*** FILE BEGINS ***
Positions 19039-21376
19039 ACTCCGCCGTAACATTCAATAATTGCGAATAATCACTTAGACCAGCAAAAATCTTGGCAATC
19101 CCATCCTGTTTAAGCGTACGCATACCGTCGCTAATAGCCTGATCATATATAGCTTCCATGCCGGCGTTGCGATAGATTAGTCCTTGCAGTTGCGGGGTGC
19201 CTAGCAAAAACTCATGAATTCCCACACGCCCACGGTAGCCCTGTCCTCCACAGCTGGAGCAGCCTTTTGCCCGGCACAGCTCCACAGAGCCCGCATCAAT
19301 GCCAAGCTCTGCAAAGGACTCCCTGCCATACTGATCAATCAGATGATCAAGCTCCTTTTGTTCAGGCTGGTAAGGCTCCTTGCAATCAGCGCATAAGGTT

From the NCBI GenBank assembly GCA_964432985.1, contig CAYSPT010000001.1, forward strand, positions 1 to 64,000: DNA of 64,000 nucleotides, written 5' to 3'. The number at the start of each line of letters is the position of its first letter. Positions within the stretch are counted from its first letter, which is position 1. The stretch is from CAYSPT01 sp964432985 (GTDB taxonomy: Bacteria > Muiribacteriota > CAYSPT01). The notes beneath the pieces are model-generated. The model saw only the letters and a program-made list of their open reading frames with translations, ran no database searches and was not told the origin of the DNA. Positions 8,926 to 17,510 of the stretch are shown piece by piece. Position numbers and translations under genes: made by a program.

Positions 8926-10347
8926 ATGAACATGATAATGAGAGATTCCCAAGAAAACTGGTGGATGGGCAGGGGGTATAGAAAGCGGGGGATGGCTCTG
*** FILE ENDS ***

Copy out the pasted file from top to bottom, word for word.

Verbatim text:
Positions 19039-21376
19039 ACTCCGCCGTAACATTCAATAATTGCGAATAATCACTTAGACCAGCAAAAATCTTGGCAATC
19101 CCATCCTGTTTAAGCGTACGCATACCGTCGCTAATAGCCTGATCATATATAGCTTCCATGCCGGCGTTGCGATAGATTAGTCCTTGCAGTTGCGGGGTGC
19201 CTAGCAAAAACTCATGAATTCCCACACGCCCACGGTAGCCCTGTCCTCCACAGCTGGAGCAGCCTTTTGCCCGGCACAGCTCCACAGAGCCCGCATCAAT
19301 GCCAAGCTCTGCAAAGGACTCCCTGCCATACTGATCAATCAGATGATCAAGCTCCTTTTGTTCAGGCTGGTAAGGCTCCTTGCAATCAGCGCATAAGGTT

From the NCBI GenBank assembly GCA_964432985.1, contig CAYSPT010000001.1, forward strand, positions 1 to 64,000: DNA of 64,000 nucleotides, written 5' to 3'. The number at the start of each line of letters is the position of its first letter. Positions within the stretch are counted from its first letter, which is position 1. The stretch is from CAYSPT01 sp964432985 (GTDB taxonomy: Bacteria > Muiribacteriota > CAYSPT01). The notes beneath the pieces are model-generated. The model saw only the letters and a program-made list of their open reading frames with translations, ran no database searches and was not told the origin of the DNA. Positions 8,926 to 17,510 of the stretch are shown piece by piece. Position numbers and translations under genes: made by a program.

Positions 8926-10347
8926 ATGAACATGATAATGAGAGATTCCCAAGAAAACTGGTGGATGGGCAGGGGGTATAGAAAGCGGGGGATGGCTCTG